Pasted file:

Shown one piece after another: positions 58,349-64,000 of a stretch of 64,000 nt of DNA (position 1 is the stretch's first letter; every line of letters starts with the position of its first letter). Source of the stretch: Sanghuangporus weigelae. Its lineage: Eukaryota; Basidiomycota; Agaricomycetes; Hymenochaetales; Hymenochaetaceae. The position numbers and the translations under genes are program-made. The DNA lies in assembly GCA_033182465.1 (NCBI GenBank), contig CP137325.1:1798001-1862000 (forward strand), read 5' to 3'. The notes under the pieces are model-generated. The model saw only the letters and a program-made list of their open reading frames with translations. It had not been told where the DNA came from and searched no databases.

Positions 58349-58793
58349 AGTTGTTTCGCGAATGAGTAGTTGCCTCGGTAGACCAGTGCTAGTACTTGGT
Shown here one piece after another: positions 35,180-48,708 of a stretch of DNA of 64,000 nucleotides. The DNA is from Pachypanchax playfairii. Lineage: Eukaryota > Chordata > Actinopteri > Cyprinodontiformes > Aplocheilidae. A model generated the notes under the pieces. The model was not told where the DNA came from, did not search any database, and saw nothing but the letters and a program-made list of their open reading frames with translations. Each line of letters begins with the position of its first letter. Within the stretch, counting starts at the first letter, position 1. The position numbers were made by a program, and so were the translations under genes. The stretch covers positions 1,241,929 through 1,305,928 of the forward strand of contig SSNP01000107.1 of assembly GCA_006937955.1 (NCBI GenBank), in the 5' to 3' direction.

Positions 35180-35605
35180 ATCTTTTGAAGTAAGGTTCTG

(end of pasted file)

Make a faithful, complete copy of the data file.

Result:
Shown one piece after another: positions 58,349-64,000 of a stretch of 64,000 nt of DNA (position 1 is the stretch's first letter; every line of letters starts with the position of its first letter). Source of the stretch: Sanghuangporus weigelae. Its lineage: Eukaryota; Basidiomycota; Agaricomycetes; Hymenochaetales; Hymenochaetaceae. The position numbers and the translations under genes are program-made. The DNA lies in assembly GCA_033182465.1 (NCBI GenBank), contig CP137325.1:1798001-1862000 (forward strand), read 5' to 3'. The notes under the pieces are model-generated. The model saw only the letters and a program-made list of their open reading frames with translations. It had not been told where the DNA came from and searched no databases.

Positions 58349-58793
58349 AGTTGTTTCGCGAATGAGTAGTTGCCTCGGTAGACCAGTGCTAGTACTTGGT
Shown here one piece after another: positions 35,180-48,708 of a stretch of DNA of 64,000 nucleotides. The DNA is from Pachypanchax playfairii. Lineage: Eukaryota > Chordata > Actinopteri > Cyprinodontiformes > Aplocheilidae. A model generated the notes under the pieces. The model was not told where the DNA came from, did not search any database, and saw nothing but the letters and a program-made list of their open reading frames with translations. Each line of letters begins with the position of its first letter. Within the stretch, counting starts at the first letter, position 1. The position numbers were made by a program, and so were the translations under genes. The stretch covers positions 1,241,929 through 1,305,928 of the forward strand of contig SSNP01000107.1 of assembly GCA_006937955.1 (NCBI GenBank), in the 5' to 3' direction.

Positions 35180-35605
35180 ATCTTTTGAAGTAAGGTTCTG